The study was long on statistics and short on epiphanies: one main conclusion was that male editors generally publish male authors who write about male characters who are supported by female characters.
The study's confirmation of the obvious left some wondering why Ms. Milkman, who graduates this morning from Princeton with high honors, went about constructing such an intricate wristwatch in order to tell the time, but others admire her pluck and willingness to cross disciplines in a way that wraps the left and right brain neatly into one project.
... and left others wondering why the NYT put a big article about her on the first page of the Arts section. Standard reader response: What about my plucky graduate? The answer must be: we all care about the short stories in The New Yorker. ... Don't we?
2. New Oprah's Book Club choice: Anna Karenina. (The nice Pevear/Volokhonsky translation.) Can't say anything against that, can you?
3. Stanley Kubrick's crazy archive has been transformed into a huge museum exhibit. I want to see it, but--right now at least--it's in Frankfurt, at the Deutsches Filmmuseum.
4. There's going to be a big fundraising concert for John Kerry at Radio City Music Hall on June 10th. It has a name: "A Change Is Going to Come." That title is based on the beautiful song "A Change Is Gonna Come," which was written by Sam Cooke after witnessing a civil rights demonstration in 1963 ("I was born by the river/In a little tent, and just like that river I've been running ever since"). I guess "Gonna" had to be changed to "Going to." But that is one of the best songs ever, and it never hurts to stop and think about how great Sam Cooke was. Go to that first link and see the list of artists who have covered that song. Artists appearing at the June 10th concert are: Jon Bon Jovi, Whoopi Goldberg, Wyclef Jean, John Mellencamp, Bette Midler, James Taylor, and Robin Williams.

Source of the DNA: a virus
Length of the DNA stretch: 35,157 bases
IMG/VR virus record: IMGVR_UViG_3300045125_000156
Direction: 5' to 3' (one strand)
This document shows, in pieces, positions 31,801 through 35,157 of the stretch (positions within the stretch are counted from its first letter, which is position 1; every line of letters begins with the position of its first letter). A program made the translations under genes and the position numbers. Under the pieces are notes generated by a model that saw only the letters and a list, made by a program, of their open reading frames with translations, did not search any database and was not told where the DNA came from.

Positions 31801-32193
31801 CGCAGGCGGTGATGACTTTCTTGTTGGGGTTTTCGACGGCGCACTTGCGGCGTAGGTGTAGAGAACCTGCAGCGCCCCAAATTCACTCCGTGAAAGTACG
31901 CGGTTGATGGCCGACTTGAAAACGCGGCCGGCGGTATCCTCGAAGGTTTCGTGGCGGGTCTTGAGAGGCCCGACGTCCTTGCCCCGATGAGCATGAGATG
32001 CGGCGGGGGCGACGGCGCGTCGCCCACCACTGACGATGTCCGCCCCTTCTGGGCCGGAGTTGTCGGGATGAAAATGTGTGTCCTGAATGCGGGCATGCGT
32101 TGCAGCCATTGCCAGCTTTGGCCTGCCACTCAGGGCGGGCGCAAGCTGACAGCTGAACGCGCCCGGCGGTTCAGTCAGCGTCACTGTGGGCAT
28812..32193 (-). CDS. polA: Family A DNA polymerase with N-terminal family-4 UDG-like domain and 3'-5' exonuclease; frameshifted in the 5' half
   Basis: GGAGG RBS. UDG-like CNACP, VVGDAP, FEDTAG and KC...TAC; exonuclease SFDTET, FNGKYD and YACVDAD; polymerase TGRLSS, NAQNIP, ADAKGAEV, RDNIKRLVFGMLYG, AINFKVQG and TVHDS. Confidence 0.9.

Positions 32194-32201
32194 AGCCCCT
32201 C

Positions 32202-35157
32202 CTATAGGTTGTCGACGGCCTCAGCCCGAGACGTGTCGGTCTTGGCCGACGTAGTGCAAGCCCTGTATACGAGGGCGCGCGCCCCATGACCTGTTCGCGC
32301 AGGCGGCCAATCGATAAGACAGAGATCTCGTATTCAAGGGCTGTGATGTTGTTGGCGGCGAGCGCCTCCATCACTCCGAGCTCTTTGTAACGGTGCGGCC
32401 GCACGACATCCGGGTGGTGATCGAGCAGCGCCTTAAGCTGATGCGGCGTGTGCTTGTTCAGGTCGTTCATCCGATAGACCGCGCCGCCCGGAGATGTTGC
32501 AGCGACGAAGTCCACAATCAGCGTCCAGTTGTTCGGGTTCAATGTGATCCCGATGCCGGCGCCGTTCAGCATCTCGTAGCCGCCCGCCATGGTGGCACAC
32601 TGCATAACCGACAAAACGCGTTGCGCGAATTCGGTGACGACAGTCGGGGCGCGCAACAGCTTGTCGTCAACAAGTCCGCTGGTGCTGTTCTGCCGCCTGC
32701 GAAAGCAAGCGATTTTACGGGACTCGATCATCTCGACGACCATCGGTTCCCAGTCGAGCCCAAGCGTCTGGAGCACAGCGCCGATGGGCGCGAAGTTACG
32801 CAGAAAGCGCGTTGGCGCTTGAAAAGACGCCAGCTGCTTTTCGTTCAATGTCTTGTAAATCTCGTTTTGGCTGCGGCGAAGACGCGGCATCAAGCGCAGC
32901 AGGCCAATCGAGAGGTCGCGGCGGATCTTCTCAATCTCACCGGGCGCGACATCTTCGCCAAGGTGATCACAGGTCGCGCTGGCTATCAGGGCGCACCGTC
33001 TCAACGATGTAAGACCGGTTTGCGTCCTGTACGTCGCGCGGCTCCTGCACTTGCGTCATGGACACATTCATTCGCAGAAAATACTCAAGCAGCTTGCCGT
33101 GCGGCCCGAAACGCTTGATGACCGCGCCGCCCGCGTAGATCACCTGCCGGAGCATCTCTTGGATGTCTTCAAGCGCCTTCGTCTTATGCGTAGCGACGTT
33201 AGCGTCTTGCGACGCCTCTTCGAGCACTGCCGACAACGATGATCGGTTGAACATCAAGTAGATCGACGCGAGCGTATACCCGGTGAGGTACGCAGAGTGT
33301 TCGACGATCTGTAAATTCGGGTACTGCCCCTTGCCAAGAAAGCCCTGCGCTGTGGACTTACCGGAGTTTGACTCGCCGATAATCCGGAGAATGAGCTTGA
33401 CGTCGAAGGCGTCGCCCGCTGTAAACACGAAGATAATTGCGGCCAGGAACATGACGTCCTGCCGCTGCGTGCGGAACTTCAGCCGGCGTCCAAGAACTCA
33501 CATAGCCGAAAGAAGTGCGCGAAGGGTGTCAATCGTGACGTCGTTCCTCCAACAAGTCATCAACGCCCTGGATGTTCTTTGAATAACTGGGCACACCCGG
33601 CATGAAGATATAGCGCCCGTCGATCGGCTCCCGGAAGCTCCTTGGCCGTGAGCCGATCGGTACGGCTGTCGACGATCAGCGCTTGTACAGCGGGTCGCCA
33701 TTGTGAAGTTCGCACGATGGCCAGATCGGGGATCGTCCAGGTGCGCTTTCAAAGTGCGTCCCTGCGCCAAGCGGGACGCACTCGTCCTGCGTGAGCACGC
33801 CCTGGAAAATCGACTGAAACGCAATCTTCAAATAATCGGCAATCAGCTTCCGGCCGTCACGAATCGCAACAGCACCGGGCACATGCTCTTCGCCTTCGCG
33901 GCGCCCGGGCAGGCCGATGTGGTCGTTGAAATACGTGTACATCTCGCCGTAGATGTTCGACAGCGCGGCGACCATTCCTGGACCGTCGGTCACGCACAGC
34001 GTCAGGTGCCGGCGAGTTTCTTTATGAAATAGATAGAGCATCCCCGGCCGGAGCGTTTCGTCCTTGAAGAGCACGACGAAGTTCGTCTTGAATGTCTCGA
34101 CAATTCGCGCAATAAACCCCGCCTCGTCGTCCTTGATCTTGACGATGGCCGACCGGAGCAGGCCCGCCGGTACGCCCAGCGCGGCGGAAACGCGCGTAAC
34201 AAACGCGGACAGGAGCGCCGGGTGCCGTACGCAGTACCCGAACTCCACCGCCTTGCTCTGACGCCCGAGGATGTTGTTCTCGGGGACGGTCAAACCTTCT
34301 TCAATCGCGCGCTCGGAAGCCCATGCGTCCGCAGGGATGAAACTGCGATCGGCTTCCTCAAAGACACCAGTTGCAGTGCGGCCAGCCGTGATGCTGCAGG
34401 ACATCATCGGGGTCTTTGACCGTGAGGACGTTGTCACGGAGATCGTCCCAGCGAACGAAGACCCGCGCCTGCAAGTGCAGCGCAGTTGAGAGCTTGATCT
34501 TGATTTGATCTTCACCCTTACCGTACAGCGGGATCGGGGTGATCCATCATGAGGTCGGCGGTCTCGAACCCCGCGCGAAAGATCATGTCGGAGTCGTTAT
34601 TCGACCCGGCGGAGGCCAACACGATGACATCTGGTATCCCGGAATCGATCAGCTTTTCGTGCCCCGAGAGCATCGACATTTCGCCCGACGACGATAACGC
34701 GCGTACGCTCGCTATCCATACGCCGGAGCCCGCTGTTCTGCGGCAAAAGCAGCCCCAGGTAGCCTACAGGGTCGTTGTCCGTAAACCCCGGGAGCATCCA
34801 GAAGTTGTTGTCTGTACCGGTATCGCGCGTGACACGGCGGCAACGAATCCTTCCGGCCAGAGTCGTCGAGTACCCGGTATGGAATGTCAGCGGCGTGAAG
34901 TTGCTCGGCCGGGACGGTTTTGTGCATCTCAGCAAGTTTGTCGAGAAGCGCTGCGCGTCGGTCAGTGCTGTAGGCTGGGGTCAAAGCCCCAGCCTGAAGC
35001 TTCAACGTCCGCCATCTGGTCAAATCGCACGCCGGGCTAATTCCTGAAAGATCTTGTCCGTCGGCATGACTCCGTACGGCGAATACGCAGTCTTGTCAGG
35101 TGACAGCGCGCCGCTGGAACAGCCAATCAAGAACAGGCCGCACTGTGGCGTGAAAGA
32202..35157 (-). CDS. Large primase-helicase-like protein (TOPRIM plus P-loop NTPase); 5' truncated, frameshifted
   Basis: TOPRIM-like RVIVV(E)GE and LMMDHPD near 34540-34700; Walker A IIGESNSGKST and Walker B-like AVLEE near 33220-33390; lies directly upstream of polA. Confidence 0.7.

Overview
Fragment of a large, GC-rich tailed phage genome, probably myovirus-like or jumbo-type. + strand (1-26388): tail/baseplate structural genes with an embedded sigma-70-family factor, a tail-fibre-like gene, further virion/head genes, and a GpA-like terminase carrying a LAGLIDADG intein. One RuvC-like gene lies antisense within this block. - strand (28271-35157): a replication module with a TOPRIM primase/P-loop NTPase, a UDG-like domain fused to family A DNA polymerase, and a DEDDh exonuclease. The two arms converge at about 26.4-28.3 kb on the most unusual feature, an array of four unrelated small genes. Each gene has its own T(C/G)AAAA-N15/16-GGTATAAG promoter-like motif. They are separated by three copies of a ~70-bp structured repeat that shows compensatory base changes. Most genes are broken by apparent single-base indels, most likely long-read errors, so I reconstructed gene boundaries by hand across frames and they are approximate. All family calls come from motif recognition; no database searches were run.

5. David Foster Wallace has a new book of short stories and Michiko Kakutani is not being very nice about it.
Unfortunately for the reader, such tiresome, whiny passages predominate in this volume. There are moments in "Oblivion" when we catch glimpses of Mr. Wallace's exceptional gifts: his ability to conjure both the ordinary (a Midwest motel room with a television stuck on the motel's welcome page) and the extraordinary (a Spider-Man-like figure, who may or may not be a terrorist, scaling the slippery side of a skyscraper); his ability to map the bumpy interface between the banal and the absurd.
These moments, sadly, are engulfed by reams and reams of stream-of-consciousness musings that may be intermittently amusing or disturbing but that in the end feel more like the sort of free-associative ramblings served up in an analyst's office than between the covers of a book.
"Reams and reams of stream-of-consciousness musings ... free-associative ramblings ..." -- sounds like a blog!